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Distinct neural correlates of social and object reward seeking motivation

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Distinct neural correlates of social and object reward seeking motivation. / Dubey, Indu; Georgescu, Alexandra; Hommelsen, Maximilian; Vogeley, Kai; Ropar, Danielle; Hamilton, Antonia.

In: European Journal of Neuroscience, 02.07.2020.

Research output: Contribution to journalArticle

Harvard

Dubey, I, Georgescu, A, Hommelsen, M, Vogeley, K, Ropar, D & Hamilton, A 2020, 'Distinct neural correlates of social and object reward seeking motivation', European Journal of Neuroscience. https://doi.org/10.1111/ejn.14888

APA

Dubey, I., Georgescu, A., Hommelsen, M., Vogeley, K., Ropar, D., & Hamilton, A. (2020). Distinct neural correlates of social and object reward seeking motivation. European Journal of Neuroscience. https://doi.org/10.1111/ejn.14888

Vancouver

Dubey I, Georgescu A, Hommelsen M, Vogeley K, Ropar D, Hamilton A. Distinct neural correlates of social and object reward seeking motivation. European Journal of Neuroscience. 2020 Jul 2. https://doi.org/10.1111/ejn.14888

Author

Dubey, Indu ; Georgescu, Alexandra ; Hommelsen, Maximilian ; Vogeley, Kai ; Ropar, Danielle ; Hamilton, Antonia. / Distinct neural correlates of social and object reward seeking motivation. In: European Journal of Neuroscience. 2020.

Bibtex Download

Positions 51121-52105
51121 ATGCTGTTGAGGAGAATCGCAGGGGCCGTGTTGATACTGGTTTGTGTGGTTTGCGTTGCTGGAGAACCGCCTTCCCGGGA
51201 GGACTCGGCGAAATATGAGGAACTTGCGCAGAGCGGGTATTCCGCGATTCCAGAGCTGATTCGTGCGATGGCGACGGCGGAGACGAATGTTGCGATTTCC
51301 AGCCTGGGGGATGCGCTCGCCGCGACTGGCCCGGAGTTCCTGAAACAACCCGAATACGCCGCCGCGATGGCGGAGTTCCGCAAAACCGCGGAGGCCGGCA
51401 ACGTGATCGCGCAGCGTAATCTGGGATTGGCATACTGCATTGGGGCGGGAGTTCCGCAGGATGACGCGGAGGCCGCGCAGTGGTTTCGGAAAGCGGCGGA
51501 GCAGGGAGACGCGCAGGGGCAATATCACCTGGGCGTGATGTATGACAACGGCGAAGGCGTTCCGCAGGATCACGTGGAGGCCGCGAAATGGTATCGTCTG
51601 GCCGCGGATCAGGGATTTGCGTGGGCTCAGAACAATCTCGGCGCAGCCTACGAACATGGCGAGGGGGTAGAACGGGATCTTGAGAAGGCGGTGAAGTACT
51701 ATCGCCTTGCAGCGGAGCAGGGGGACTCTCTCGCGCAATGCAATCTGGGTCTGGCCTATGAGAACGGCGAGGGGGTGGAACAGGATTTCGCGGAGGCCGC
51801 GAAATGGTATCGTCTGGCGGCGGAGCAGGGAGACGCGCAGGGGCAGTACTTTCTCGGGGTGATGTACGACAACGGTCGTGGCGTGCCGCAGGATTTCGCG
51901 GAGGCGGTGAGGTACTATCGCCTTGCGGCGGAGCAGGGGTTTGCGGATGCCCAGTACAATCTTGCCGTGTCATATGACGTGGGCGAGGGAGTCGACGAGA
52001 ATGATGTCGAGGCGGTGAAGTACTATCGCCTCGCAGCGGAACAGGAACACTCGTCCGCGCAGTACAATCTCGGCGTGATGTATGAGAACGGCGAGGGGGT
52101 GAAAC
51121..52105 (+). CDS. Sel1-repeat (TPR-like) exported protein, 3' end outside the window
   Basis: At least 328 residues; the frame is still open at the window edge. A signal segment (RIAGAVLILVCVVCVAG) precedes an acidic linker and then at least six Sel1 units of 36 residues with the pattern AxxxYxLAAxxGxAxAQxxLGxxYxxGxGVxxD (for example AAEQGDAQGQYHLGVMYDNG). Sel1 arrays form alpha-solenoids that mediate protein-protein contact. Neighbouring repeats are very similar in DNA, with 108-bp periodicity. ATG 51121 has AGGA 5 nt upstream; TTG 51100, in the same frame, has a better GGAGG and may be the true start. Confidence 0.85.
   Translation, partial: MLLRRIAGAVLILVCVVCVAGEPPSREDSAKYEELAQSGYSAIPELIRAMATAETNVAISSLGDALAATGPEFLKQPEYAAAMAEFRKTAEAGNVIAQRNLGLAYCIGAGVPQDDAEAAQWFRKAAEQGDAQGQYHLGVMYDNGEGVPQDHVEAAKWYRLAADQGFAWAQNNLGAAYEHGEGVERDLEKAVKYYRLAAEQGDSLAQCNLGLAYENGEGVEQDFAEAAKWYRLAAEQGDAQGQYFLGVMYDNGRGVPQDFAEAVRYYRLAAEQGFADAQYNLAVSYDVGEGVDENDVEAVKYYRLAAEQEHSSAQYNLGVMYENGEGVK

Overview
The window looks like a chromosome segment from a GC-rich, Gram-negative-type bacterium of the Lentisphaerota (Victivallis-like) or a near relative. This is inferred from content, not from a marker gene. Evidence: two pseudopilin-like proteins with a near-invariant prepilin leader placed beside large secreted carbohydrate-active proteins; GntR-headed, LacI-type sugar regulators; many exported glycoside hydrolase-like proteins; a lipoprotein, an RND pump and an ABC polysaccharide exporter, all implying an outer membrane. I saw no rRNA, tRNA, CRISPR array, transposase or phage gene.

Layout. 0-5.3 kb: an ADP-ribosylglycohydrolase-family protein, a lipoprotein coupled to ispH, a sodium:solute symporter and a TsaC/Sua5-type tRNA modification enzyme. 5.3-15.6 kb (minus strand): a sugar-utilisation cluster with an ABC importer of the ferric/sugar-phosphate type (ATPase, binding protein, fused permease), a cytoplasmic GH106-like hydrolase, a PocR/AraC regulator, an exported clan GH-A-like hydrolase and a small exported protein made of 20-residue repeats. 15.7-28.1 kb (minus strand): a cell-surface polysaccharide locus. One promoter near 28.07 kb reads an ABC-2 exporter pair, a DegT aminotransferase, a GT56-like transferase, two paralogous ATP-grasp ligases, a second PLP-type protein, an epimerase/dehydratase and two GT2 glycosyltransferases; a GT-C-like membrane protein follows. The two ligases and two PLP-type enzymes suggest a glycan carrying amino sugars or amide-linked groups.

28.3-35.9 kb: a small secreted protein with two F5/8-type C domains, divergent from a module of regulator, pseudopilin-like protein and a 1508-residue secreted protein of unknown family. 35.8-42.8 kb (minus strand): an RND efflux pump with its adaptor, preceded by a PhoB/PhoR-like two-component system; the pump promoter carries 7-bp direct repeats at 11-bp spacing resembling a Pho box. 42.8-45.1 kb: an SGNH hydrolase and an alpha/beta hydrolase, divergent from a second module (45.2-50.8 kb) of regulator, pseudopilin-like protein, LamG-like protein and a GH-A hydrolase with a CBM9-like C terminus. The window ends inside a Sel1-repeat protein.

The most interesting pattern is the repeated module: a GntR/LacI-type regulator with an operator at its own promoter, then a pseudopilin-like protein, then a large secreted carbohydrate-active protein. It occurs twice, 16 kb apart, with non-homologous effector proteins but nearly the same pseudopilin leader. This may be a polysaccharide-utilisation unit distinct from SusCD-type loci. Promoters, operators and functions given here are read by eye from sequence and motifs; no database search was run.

@article{05e7a93915c44095bc532fcd82005131,
title = "Distinct neural correlates of social and object reward seeking motivation",
abstract = "The “Choose‐a‐Movie‐CAM” is an established task to quantify the motivation for seeking social rewards. It allows participants to directly assess both the stimulus value and the effort required to obtain it. In the present study, we aimed to identify the neural mechanisms of such cost‐benefit decision‐making. To this end, functional Magnetic Resonance Imaging data were collected from 24 typical adults while they completed the CAM task. We partly replicated the results from our previous behavioural studies showing that typical adults prefer social over object stimuli and low effort over higher effort stimuli but found no interaction between the two. Results from neuroimaging data suggest that there are distinct neural correlates for social and object preferences. The precuneus and medial orbitofrontal cortex, two key areas involved in social processing are engaged when participants make a social choice. Areas of the ventral and dorsal stream pathways associated with object recognition are engaged when making an object choice. These activations can be seen during the decision phase even before the rewards have been consumed, indicating a transfer the hedonic properties of social stimuli to its cues. We also found that the left insula and bilateral clusters in the inferior occipital gyrus and the inferior parietal lobule were recruited for increasing effort investment. We discuss limitations and implications of this study which reveals the distinct neural correlates for social and object rewards, using a robust behavioural measure of social motivation.",